The Arch

Double 6

Arriving at Wembley in the shadow of Bobby

Once ours were finally scanned and we were inside, Dan headed for his seats immediately, whilst I made a quick pit stop before joining him just as the minute’s applause for the two legendary Ray’s – Wilkins and Wilson – was starting, and it was nice to be in time to be able to pay some sort of respects to them. Following this, the sides were all set to go and I’m not going to waste much time talking about what Wembley’s like, as I’m almost certain everyone has a decent idea! All I will say is that it is like a vast, bowl-like structure that is a lot better than I was expecting before my visit and I definitely look forward to heading back, now I can go to any game there, finally. Non-League Finals day is calling me….

A history lesson for England, you say? Oh, go on then, it might be the last in its current form….

History Lesson:

The England national team began competing back in 1872, when they met Scotland in the first ever international football match, thus making them, obviously, one of the two oldest national sides in existence. The two nations had previously contested a representative match two years earlier too, though this isn’t regularly viewed as an official “international” fixture, as the latter game was the only one of the two that featured independently picked, and operated, squads representing both countries’ FA’s. The following 40 years saw England compete against the other Home Nations (Scotland, Wales and Ireland) in the British Home Championship, with the Three Lions winning the competition on no less than 54 occasions (including 20 shared titles) in all.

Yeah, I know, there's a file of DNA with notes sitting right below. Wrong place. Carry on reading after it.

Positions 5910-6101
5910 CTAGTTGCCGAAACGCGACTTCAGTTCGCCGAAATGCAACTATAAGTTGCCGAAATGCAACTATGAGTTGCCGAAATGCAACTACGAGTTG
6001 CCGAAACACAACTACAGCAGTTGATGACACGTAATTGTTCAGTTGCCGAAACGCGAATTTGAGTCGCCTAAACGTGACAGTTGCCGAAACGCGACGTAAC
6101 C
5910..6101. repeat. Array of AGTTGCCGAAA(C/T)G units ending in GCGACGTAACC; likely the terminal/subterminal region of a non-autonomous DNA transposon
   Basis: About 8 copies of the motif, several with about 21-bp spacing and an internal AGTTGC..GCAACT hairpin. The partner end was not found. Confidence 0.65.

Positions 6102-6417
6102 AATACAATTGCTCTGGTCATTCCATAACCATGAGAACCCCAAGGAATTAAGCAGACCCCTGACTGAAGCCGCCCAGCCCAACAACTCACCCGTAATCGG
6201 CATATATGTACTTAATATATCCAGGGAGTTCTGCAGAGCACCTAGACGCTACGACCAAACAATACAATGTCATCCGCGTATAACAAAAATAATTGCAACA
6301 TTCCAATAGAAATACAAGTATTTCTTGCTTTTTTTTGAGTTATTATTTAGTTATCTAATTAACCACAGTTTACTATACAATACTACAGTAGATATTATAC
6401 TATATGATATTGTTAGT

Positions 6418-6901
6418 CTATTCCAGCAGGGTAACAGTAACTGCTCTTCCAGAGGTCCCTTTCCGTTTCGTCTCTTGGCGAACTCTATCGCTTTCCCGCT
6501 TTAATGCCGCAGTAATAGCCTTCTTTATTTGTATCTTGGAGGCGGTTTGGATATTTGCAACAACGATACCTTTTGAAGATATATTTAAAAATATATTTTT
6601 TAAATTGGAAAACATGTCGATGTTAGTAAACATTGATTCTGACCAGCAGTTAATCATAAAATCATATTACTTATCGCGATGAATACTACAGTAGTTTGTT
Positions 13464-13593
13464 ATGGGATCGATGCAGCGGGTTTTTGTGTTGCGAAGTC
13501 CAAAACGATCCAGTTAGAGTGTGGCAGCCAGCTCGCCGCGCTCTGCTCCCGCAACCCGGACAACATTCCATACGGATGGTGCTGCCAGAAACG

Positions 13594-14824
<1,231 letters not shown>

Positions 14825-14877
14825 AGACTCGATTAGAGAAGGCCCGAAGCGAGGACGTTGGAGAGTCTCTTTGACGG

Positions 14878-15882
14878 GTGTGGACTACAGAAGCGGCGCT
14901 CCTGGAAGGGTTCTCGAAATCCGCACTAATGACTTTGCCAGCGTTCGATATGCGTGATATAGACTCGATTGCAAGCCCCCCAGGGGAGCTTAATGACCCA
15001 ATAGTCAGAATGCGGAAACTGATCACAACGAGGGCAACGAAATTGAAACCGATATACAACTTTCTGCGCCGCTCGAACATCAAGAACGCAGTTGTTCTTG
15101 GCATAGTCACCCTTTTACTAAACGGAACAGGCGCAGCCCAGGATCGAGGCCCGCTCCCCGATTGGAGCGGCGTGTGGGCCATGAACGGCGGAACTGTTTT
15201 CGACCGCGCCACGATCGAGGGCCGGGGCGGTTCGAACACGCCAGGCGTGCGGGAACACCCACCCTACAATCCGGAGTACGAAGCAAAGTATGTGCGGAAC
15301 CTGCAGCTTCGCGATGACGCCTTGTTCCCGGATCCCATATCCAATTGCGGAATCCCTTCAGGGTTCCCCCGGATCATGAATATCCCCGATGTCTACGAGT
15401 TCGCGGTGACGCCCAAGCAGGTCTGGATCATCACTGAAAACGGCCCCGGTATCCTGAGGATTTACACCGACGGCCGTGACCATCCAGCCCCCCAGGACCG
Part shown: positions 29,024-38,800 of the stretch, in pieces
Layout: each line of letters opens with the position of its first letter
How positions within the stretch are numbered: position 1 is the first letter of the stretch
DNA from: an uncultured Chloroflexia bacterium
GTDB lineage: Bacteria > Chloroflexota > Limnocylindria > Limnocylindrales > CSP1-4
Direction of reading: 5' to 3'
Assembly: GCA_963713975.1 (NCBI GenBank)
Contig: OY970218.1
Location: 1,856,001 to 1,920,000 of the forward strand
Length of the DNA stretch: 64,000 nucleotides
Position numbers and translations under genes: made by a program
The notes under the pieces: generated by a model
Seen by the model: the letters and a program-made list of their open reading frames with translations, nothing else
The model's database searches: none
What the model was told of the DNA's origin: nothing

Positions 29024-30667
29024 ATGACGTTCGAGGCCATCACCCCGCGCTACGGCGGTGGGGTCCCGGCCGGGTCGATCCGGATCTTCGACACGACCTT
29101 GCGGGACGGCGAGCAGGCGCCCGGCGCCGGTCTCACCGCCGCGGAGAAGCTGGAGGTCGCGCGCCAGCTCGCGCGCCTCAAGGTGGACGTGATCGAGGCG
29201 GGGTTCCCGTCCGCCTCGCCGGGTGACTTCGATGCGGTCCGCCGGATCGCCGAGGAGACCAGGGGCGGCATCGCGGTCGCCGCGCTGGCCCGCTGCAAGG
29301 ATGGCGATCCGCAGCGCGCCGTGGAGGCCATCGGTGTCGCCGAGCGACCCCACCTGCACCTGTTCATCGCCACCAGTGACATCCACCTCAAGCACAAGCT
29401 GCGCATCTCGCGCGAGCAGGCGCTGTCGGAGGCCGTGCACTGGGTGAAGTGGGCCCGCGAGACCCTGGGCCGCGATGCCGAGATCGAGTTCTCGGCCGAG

Meanwhile, England would play their first matches against sides from outside of the Home Nations in 1908 (having joined FIFA in 1906), on a tour of Central Europe. At this time, England was still a team that played all over the country, and this remained the case through to 1923, when the opening of the Empire (Wembley) Stadium saw them given a more permanent home ground. However, the first of several strained relations with FIFA soon reared its head, resulting in England leaving the organisation in 1928, and thus foregoing the opportunity to compete in the first few World Cups, only competing in their first World Cup tournament in 1950, when they suffered an infamous first-round exit after a 1-0 defeat to the minnows of the United States having re-joined FIFA in 1946.